Iraq make Syrians fleeing Assad feel unwelcome
Muhammed Muafak decided he had had enough when Syrian Army mortar shells struck near his house while his family was having the iftar meal to end the daily Ramadan fast. He packed up his 10-member household in Bukamal, the Syrian border town where they lived, and fled here to this Iraqi border town.
He expected a warm welcome. After all, his country had taken in 1.2 million Iraqis during their recent war, far more than any of Iraq’s other neighbors, and had allowed them to work, send their children to public schools and receive state medical care.
Instead, Mr. Muafak found himself and his family locked up in a school under guard with several hundred other Syrians, forbidden to leave to visit relatives in Iraq or to do anything else.
“We wish to go back to Syria and die there instead of living here in this prison,” said Abdul Hay Majeed, another Syrian held in a school building, along with 11 family members. Mr. Majeed was refused permission for that either, he and other refugees said.
Alone among Syria’s Muslim neighbors, Iraq is resisting receiving refugees from the conflict, and is making those who do arrive anything but comfortable. Baghdad is worried about the fighters of a newly resurgent Al Qaeda flowing both ways across the border, and about the Sunni opponents of the two governments making common cause.
The Shiite-dominated government of Prime Minister Nuri Kamal al-Maliki in Iraq, while officially neutral, has been supportive of President Bashar al-Assad of Syria, whose ruling Alawite sect is an offshoot of Shiite Islam. Last week, for instance, Iraq abstained from supporting a resolution by the Arab League calling for Mr. Assad to step down, calling it unwarranted interference in Syria’s internal affairs.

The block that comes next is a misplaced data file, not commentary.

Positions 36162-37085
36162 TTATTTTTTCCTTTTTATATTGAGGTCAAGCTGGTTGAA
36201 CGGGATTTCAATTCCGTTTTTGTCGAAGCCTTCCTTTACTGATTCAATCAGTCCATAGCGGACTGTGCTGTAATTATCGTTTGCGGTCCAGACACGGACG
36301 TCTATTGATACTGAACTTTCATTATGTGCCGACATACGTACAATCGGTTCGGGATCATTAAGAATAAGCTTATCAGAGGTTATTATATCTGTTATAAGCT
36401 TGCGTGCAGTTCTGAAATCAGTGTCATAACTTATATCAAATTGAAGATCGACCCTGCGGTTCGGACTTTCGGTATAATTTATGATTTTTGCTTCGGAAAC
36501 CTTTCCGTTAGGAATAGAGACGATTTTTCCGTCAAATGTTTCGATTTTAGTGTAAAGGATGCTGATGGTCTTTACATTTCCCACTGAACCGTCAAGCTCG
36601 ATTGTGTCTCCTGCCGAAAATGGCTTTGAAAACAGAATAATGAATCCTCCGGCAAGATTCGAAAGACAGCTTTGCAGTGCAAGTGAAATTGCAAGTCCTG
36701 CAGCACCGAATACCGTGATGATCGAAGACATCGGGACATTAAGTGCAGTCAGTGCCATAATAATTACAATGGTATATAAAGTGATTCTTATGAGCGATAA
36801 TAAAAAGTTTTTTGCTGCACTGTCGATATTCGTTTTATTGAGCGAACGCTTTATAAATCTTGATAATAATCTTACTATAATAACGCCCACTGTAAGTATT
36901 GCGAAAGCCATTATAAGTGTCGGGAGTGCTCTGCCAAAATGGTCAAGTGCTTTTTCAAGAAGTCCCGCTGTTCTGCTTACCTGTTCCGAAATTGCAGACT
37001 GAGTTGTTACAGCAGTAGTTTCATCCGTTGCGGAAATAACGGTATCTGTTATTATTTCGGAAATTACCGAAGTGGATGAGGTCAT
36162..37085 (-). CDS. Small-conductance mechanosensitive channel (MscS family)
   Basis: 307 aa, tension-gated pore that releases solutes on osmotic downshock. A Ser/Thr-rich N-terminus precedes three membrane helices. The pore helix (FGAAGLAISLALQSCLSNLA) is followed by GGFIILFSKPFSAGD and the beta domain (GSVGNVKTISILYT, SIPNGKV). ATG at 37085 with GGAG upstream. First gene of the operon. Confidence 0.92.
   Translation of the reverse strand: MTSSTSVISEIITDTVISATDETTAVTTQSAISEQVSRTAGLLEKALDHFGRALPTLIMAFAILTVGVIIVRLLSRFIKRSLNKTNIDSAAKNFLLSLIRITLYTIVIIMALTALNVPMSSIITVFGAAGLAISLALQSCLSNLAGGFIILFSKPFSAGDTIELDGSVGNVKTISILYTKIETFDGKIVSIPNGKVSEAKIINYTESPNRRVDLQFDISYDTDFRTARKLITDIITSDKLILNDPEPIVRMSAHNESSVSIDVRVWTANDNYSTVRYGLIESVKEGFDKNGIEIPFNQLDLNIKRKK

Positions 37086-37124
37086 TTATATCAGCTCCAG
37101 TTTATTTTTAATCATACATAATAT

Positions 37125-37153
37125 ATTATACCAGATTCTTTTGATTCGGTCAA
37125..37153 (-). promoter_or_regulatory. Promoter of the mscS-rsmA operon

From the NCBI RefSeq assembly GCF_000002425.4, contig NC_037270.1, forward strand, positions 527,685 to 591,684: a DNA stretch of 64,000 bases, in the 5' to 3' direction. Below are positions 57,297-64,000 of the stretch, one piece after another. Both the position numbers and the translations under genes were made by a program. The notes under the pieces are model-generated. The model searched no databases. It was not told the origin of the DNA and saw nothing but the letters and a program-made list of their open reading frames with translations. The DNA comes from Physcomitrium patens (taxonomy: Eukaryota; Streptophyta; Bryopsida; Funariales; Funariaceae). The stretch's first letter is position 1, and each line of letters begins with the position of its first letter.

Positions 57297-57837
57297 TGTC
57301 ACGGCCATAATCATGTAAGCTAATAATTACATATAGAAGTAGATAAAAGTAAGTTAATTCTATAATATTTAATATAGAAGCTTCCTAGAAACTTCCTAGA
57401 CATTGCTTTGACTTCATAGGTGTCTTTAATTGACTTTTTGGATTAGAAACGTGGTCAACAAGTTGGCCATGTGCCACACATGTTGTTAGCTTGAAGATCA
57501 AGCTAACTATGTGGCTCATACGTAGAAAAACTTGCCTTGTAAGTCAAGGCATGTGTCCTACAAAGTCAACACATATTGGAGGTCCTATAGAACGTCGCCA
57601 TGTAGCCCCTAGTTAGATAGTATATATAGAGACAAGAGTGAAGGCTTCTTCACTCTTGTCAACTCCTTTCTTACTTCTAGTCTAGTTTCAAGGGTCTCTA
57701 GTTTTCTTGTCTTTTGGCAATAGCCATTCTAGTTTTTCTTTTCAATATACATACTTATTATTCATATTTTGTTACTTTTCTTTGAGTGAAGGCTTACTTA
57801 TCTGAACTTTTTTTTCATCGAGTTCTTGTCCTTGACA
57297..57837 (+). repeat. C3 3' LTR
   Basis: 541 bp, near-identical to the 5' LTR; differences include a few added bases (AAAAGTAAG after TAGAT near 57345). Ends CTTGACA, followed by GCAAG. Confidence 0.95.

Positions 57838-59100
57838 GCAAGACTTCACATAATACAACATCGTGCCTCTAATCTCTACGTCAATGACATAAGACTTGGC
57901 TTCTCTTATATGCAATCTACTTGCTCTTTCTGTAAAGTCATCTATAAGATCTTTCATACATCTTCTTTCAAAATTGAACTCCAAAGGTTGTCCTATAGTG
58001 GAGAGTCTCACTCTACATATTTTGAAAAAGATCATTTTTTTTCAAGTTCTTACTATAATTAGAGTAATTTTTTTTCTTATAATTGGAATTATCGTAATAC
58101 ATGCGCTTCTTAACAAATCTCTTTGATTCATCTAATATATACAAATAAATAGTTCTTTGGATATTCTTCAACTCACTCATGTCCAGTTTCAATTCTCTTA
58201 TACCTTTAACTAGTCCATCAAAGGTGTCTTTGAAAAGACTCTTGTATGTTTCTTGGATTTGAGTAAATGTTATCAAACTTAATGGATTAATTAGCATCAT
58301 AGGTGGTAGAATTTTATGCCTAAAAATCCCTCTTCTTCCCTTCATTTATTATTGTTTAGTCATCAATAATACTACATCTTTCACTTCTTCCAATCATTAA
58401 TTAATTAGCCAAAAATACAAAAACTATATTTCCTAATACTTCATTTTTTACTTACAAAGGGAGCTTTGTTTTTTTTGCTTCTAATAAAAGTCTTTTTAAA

Though Syrians have been fleeing the unrest in their country for months, Iraq did not open its borders to refugees until last week, after protests from the Sunni tribes in Anbar Province. The Bukamal border crossing, near this city, is the most problematic one for Iraq, with the Syrian side now under the control of opposition forces.
The restrictions Baghdad has imposed on refugees proved so severe that on Friday, representatives of the Anbar tribes and hundreds of followers took to the streets in the 125-degree midday heat to protest the treatment of the newly arriving Syrians, many of whom have family and tribal connections with Iraqis here.
...It is puzzling that Iraq would side with Assad who facilitated much of the al Qaeda violence against Iraq. The Times is probably right that it has something to do with tribal affiliation and animosity toward Sunni Arabs. But, it also could be a sign that Iraq is supporting Iran which is supporting the despots in Damascus.